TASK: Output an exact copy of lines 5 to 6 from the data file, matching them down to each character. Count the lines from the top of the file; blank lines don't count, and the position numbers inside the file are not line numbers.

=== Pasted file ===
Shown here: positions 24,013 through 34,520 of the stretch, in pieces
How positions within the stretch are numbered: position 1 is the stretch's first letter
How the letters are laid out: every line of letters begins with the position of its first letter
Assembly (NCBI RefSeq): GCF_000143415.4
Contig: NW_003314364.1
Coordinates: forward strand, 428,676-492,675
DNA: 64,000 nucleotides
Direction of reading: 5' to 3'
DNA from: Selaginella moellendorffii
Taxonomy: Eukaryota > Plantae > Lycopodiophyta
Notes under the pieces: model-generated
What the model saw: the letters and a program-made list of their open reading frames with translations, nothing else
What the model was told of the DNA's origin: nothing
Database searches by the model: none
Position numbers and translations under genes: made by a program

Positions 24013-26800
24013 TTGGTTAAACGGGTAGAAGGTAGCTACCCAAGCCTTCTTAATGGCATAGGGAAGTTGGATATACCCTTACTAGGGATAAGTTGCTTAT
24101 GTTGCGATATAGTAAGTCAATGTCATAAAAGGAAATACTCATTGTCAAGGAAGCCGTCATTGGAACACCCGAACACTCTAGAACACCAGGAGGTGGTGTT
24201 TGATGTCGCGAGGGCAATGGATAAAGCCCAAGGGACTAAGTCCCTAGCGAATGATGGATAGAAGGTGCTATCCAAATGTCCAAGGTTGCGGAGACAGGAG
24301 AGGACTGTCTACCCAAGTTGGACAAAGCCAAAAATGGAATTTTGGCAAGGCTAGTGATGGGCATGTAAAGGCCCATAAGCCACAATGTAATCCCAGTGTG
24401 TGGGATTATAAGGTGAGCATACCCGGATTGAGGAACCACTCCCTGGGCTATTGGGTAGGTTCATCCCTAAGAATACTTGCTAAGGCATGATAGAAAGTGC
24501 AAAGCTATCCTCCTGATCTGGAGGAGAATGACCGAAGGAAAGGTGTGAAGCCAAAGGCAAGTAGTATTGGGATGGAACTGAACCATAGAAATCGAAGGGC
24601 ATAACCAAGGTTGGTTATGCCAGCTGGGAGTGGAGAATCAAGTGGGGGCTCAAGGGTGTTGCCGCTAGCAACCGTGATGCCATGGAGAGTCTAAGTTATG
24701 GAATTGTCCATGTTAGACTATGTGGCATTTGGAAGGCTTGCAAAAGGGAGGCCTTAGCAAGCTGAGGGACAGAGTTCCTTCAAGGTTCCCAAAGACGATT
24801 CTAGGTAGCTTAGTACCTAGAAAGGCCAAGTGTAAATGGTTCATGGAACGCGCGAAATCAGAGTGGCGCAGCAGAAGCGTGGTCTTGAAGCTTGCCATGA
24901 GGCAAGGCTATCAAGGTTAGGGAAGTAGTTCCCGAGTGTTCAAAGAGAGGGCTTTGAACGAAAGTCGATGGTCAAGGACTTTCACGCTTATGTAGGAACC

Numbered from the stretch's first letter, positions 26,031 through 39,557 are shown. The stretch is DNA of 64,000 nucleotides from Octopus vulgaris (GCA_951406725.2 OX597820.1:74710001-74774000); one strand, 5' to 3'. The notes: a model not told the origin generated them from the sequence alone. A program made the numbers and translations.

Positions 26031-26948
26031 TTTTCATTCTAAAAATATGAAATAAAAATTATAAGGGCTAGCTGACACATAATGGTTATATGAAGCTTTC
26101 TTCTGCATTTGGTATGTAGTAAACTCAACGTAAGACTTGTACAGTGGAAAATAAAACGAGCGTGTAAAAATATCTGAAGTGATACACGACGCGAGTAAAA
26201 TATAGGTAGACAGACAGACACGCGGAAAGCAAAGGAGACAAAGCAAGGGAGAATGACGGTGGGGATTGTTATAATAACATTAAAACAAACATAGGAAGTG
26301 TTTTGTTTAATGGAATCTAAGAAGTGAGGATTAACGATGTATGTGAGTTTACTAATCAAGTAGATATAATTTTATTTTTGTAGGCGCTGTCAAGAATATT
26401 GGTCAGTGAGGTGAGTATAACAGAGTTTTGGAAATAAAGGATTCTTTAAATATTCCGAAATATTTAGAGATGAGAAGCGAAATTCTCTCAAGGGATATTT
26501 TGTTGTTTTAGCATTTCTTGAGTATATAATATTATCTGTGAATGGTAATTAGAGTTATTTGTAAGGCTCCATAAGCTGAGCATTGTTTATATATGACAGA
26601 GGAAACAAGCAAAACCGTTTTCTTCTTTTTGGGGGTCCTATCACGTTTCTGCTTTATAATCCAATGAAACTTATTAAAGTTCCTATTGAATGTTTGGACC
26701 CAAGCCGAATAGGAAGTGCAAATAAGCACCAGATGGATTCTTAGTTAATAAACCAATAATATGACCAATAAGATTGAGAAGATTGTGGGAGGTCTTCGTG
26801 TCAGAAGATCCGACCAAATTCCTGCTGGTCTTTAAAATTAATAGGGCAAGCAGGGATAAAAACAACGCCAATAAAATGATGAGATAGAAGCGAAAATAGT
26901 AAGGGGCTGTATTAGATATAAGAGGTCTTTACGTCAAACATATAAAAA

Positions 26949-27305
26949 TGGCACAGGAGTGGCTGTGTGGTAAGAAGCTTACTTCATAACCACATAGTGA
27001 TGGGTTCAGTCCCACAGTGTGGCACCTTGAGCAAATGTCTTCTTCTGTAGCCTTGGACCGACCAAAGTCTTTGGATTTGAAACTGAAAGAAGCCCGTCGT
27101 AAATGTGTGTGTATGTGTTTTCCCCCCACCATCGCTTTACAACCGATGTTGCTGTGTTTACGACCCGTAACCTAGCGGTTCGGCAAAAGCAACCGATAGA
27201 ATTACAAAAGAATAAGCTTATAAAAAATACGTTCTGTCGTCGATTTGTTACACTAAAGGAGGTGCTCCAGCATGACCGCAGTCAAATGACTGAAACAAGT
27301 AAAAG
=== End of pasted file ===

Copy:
Contig: NW_003314364.1
Coordinates: forward strand, 428,676-492,675